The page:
Internet services have been suspended in the western Indian state of Rajasthan, while in the city of Udaipur, a curfew is in place over fears of retaliatory communal violence following the killing of a Hindu tailor, allegedly by two Muslim men.
Following their arrests, the suspects reportedly said that they killed the Hindu man because he insulted the Prophet Muhammad by supporting Indian politician Nupur Sharma and sharing a related post in social media.
Sharma, a spokesperson of Prime Minister Narendra Modi’s Hindu nationalist Bharatiya Janata Party (BJP), made controversial comments about the Prophet Muhammad last month. Sharma’s remarks triggered a diplomatic storm, with many Islamic countries condemning the comments and registering protests against India. The BJP then suspended her from the party.
Kanhaiya Lal, the tailor, was briefly detained by police after sharing the controversial tweet earlier this month and had been receiving death threats from unknown people since then. His family on Wednesday criticized police for not providing him with protection.
The Indian government has sent a special team of the National Investigation Agency, the country’s anti-terrorism agency, to look into whether the killing was linked to any terrorist group.
On Tuesday, tensions climbed when two video clips of Lal’s killing went viral on social media.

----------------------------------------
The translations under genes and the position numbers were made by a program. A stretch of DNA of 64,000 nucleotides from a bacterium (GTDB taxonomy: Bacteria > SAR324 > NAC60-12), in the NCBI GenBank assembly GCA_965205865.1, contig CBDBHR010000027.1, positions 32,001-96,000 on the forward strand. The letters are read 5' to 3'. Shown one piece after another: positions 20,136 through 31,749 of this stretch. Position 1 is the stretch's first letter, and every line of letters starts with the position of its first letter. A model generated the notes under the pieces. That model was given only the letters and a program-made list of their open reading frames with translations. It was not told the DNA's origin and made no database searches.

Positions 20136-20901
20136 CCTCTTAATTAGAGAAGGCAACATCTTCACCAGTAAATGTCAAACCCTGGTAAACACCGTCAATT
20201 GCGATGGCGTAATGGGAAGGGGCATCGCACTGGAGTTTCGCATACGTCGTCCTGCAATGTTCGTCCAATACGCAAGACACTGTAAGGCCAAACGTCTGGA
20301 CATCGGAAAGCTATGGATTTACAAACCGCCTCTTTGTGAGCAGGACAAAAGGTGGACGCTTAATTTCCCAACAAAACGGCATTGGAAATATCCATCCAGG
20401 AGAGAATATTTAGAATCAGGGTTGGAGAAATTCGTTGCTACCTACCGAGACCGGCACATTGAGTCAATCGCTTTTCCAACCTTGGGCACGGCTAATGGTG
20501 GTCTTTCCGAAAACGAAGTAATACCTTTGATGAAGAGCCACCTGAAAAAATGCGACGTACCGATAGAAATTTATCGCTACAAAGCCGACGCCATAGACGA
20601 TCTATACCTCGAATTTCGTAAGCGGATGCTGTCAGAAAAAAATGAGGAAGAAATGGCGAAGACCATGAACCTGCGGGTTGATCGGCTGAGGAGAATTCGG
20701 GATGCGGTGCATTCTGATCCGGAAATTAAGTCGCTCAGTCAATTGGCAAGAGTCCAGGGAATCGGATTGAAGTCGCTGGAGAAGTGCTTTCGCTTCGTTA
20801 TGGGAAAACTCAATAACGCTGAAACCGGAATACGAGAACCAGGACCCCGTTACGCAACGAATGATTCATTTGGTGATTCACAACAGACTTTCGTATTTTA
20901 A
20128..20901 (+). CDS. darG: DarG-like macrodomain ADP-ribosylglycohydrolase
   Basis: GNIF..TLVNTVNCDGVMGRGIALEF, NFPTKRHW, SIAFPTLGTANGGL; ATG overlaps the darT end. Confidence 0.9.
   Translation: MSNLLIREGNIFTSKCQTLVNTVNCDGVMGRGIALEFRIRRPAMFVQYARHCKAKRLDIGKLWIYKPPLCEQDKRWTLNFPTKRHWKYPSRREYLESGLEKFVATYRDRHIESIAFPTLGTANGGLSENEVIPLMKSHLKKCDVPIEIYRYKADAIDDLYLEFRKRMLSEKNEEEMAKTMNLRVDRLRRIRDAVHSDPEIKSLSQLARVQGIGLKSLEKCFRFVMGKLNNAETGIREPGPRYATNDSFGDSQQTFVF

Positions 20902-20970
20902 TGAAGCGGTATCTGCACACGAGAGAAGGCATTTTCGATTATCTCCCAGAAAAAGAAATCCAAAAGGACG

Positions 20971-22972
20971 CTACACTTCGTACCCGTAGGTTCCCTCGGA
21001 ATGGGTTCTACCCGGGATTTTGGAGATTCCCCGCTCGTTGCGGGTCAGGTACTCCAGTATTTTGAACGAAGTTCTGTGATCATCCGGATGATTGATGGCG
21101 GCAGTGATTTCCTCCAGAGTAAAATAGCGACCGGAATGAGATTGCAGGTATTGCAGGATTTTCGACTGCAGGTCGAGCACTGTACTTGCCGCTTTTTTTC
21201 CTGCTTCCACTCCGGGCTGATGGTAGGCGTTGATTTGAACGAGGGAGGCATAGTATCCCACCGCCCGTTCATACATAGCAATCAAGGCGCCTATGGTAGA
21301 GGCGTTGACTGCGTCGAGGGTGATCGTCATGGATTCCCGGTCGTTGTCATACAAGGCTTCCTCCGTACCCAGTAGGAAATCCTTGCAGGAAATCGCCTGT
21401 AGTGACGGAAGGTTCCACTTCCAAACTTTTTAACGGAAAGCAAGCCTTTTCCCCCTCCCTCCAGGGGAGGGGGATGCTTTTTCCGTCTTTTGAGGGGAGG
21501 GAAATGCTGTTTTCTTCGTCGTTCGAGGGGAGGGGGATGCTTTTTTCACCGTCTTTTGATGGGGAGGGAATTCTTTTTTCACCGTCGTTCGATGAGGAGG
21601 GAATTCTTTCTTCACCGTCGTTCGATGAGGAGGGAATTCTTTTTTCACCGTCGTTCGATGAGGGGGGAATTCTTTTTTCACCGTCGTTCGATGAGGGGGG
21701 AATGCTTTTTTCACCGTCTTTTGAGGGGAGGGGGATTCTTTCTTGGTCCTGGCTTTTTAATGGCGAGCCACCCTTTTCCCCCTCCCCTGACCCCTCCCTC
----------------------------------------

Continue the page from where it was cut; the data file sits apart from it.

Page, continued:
One of the clips, allegedly made by his killers, shows the two men attacking him with cleavers. In the other, the two men allegedly declare that they have beheaded the tailor and threaten Prime Minister Modi, while brandishing the cleavers.
One of the two men also allegedly said in the video, “We live for the Prophet Muhammad, as we are ready to die for him. … Listen, Narendra Modi, you lit the fire, but we will douse it and, if God is willing, our daggers will reach your neck soon, too.”
A senior Rajasthan police official urged the media to stop showing the video because it is “too ghastly to watch.”
Hindu nationalists are calling on the Muslim suspects to be treated as terrorists and hanged. Rajasthan Chief Minister Ashok Gehlot said on Twitter that the case will be handled by a special investigation team and “speedier justice and strict punishment” will be ensured.
“Please stay calm and don’t help serve the assailants’ motive of spreading discord in the country,” Gehlot said.
The tailor’s killing has been widely condemned by Muslims, with many calling the act completely “un-Islamic.”
India’s largest Islamic organization, Jamaat-e-Islami Hind, called the killing “barbaric” and “uncivilized.”
“There is no room for justification of violence in Islam. … We strongly condemn it. No citizen should take law in his own hands,” a tweet from the organization said.
New Delhi-based Muslim community leader Zafarul-Islam Khan said that the Udaipur killing is “completely illegal and deplorable.”
“The criminals must be appropriately punished but a minute probe is also necessary to uncover the conspiracy behind the killing. … The probe must also focus on who benefits from this crime. It flows into the polarization politics and demonizes Muslims,” Khan told VOA.
Another Muslim community leader, Syed Azharuddin, described the killing as “inhuman” and “un-Islamic.”
“We strongly condemn this killing. The culprits should be dealt with strictly, through the legal process,” Azharuddin told VOA.
“Let us not forget that the Quran teaches us saving a human is equivalent to saving entire humanity vis-a-vis killing a human is equivalent to killing entire humanity.”